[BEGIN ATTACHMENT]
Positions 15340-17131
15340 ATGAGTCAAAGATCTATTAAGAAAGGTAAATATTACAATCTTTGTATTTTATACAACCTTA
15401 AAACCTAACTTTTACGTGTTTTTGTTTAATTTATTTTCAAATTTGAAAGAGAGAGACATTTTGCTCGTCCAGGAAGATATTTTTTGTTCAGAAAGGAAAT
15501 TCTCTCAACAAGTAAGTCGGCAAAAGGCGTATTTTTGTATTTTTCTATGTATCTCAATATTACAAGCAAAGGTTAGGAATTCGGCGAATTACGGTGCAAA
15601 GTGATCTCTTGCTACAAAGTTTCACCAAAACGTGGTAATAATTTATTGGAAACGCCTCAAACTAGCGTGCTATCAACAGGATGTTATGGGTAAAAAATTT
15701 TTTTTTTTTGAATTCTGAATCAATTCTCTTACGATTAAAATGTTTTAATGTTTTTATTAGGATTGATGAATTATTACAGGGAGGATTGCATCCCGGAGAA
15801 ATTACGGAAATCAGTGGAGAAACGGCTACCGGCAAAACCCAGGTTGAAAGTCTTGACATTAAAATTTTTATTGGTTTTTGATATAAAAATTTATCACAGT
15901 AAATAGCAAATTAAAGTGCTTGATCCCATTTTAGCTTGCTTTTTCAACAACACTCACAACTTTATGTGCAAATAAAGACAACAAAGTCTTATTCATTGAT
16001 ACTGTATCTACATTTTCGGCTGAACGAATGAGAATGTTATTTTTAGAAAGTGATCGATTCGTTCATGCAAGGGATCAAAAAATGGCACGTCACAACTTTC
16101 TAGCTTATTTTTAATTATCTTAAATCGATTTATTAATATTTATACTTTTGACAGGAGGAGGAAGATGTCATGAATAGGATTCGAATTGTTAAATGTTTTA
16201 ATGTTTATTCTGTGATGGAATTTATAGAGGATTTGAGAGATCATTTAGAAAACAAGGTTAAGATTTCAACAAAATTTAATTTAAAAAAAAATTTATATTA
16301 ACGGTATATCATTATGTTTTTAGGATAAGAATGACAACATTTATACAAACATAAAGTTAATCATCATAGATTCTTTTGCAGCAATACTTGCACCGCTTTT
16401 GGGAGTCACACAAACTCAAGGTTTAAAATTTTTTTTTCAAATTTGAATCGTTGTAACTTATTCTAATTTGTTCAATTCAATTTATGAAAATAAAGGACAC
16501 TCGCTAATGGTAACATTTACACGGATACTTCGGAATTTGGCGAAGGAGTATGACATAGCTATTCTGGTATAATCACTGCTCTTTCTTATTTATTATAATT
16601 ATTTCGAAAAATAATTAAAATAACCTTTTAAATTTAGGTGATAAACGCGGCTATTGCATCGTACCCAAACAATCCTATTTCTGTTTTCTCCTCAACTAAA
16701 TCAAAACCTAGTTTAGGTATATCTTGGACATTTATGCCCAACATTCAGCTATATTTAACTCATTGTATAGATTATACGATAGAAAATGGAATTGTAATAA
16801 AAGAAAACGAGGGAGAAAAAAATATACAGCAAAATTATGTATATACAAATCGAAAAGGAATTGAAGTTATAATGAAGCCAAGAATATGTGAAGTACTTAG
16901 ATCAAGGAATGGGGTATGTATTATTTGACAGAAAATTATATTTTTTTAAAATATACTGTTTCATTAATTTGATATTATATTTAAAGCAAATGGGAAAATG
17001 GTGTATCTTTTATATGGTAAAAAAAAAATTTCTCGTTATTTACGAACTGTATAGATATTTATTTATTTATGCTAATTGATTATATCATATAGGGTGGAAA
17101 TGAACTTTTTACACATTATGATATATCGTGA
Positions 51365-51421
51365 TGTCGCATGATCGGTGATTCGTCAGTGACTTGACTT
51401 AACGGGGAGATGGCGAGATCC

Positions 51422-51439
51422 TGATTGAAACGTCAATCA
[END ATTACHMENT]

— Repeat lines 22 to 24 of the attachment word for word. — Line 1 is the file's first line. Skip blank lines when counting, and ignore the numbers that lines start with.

51365 TGTCGCATGATCGGTGATTCGTCAGTGACTTGACTT
51401 AACGGGGAGATGGCGAGATCC

Positions 51422-51439